Lucas Braddy Native American
Published on: Mar 3, 2016
Transcripts - Lucas Braddy Native American
America In The Beginning Who were the first Americans? How and why did they come here? 30,000 years ago During a period of low temperatures called an ice age The world was covered in glaciers or sheets of ice. This caused ocean levels to drop and expose land. In the Bering straight a land bridge appeared connecting Siberia (Asia) & the Americas This land bridge is known as Beringia. Animals like mammoths crossed the bridge or migrated to the America's.
What happened when they came to America? How did they meet their new needs? America In The Beginning Hunter's in Asia who moved from place to place to find food or nomads followed the mammoths and spread out or migrating to the America's The ice age ended warming up glaciers causing water levels to rise covering up the land bridge. Some animals died off like mammoths. Living in many different parts of the Americas the Natives needed to adjust or adapt to every thing in the new surrounds that made up each of their own environment in order to survive.
America In The Beginning How did Native Americans adjust to the new environments? What did they have in common? Living in many different parts of the Americas the Natives used the different natural recourses in their own different environments for food, clothing, and shelter. Different groups in different environments developed their own beliefs and ways of life or culture. Groups in the same environments adapted similar life styles, and language creating cultural region . Many Native American have these things in common. 1. Nature has a Spirit and believe in many gods. 2. No one can own land. 4. Only use what is needed (no waste). 5. trade was important to most societies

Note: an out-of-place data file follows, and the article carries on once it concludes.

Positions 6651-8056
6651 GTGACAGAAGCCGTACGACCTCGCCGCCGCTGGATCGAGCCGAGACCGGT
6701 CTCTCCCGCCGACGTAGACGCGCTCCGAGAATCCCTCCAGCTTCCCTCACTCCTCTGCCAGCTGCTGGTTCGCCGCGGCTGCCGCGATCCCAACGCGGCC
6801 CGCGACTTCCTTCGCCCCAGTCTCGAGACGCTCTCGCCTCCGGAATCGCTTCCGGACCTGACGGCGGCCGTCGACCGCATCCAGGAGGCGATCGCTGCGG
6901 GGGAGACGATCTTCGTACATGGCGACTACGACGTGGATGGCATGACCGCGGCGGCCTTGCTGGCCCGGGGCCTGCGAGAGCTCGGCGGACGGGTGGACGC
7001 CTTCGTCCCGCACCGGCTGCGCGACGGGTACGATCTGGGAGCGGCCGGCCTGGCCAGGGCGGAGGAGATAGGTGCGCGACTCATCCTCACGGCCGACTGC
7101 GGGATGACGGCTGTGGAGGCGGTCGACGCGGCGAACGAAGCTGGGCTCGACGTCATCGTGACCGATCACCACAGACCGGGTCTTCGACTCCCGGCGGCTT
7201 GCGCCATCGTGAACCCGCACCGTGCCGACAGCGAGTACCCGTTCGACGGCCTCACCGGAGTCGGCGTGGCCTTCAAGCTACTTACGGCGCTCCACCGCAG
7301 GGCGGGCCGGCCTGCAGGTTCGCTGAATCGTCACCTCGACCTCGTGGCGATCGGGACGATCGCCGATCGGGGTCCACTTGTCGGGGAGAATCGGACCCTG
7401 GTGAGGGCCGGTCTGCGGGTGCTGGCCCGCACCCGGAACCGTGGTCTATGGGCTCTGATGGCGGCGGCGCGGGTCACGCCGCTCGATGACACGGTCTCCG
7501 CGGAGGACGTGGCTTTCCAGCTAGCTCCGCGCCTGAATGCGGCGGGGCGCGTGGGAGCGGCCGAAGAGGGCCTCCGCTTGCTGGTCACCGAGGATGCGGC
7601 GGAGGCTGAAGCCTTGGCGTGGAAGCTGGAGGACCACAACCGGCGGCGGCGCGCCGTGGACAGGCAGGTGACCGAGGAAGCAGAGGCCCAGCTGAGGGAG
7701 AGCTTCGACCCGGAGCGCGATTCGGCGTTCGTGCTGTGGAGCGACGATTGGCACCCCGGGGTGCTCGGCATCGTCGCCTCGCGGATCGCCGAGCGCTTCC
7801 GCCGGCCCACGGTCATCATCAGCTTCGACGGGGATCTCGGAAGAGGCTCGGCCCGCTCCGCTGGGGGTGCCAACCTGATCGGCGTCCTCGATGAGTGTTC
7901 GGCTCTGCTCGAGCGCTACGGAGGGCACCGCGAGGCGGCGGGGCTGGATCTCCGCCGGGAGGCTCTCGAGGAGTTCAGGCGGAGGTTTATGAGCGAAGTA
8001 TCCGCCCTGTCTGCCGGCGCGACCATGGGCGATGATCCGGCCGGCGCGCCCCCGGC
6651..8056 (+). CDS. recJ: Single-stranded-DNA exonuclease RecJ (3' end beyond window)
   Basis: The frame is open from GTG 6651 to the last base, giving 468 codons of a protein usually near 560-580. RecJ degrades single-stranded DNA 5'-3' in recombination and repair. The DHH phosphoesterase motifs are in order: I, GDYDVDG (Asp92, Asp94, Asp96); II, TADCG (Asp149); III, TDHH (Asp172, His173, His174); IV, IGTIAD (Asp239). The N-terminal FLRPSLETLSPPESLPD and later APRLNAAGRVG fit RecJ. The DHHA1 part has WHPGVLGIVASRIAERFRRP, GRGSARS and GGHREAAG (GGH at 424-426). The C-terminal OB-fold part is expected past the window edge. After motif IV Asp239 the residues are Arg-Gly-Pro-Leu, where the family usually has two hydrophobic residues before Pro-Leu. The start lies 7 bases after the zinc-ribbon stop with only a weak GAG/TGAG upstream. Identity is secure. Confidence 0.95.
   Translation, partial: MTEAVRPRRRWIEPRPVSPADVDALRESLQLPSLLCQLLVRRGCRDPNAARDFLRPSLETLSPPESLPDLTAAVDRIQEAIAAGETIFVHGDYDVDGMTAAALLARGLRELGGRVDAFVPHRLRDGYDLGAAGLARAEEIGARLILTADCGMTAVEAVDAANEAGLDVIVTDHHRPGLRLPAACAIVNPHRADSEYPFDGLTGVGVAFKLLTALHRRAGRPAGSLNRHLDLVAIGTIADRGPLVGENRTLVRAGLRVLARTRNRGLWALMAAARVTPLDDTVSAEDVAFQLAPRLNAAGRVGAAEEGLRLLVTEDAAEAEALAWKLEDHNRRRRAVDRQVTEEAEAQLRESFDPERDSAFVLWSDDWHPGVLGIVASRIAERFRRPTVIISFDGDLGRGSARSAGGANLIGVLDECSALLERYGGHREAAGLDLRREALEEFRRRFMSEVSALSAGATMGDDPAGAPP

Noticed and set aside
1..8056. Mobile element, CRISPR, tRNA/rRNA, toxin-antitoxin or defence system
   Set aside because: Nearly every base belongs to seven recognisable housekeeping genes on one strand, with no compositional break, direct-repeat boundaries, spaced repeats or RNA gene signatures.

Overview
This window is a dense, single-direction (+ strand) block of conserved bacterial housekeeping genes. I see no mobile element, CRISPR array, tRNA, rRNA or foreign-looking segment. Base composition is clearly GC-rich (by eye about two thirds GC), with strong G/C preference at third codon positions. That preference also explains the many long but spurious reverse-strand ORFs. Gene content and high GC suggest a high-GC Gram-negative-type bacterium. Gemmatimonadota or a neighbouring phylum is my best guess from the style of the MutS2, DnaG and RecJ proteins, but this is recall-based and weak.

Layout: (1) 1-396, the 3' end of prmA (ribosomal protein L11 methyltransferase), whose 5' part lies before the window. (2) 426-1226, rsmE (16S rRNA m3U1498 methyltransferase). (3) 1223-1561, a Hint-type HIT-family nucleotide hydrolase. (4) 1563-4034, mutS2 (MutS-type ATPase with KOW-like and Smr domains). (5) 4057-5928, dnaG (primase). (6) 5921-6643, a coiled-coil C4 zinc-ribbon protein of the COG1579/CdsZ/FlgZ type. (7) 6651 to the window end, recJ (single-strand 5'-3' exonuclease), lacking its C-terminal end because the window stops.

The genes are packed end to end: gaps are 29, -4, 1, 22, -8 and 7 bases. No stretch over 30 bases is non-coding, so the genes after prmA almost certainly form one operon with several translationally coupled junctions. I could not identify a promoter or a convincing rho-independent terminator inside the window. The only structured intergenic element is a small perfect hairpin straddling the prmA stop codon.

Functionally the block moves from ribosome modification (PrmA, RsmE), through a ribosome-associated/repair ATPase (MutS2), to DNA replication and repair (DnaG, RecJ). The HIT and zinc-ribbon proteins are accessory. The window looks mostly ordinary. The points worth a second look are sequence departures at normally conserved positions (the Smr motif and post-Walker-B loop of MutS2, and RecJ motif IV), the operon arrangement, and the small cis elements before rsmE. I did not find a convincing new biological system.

8 Cultural Regions North West Coast California Plateau Great Basin South West Great Plains Eastern Woodlands South East
8 Cultural Regions
North West Coast W eather: long cold winters cool summers heavy rainfall Na tural Resources: ocean/beaches thick forests of fir, spruce, and cedar rugged mountains seafood/salmon deer, moose, bear, elk, beaver, mountain goats Used cedar canoes to hunt Fenced in salmon laying eggs used cedar to make rope, mats and baskets shell needles used wedges, sledge hammers, drills, and knifes to carve wooden masks Clothing: Cedar water proof clothing like capes with decorative shell buttons Shelter: lived near the coast Cedar Long Houses with cedar bark roofs
California W eather: rainy winters hot dry summers Na tural Resources: ocean/coast foothills valley's deserts mountains acorns, oak trees grass, and plants redwood trees salmon/seafood/shellfish deer, rabbits, ducks, roots berries, pine nuts Used Bows& arrows, snares, and nets, used cooking stones to heat acorn meal tools from antlers Clothing:grass/leather aprons and skirts Shelter: Cone shaped made of redwood bark, pole, and reeds woven into mats
Great Basin W eather: little rain h ot during the day cold at night Natural Resources: mostly dessert low areas surrounded by mountains at the edges with valleys that had seasonal lakes and streams plants that need little water like grasses, sagebrush, pinon trees, at the outer edges pine trees, and willow small animals rabbits, lizards, grasshoppers, snakes sometimes ducks , duck eggs during certain seasons seeds,berries pine nuts, roots, cattail Tools: water baskets sealed with tree sap Floating duck decoys, nets, sharp sticks, flat baskets for catching seeds Clothing: rabbit robes in winter Shelter: Nomadic temporary cone shelters of willow, brush and reeds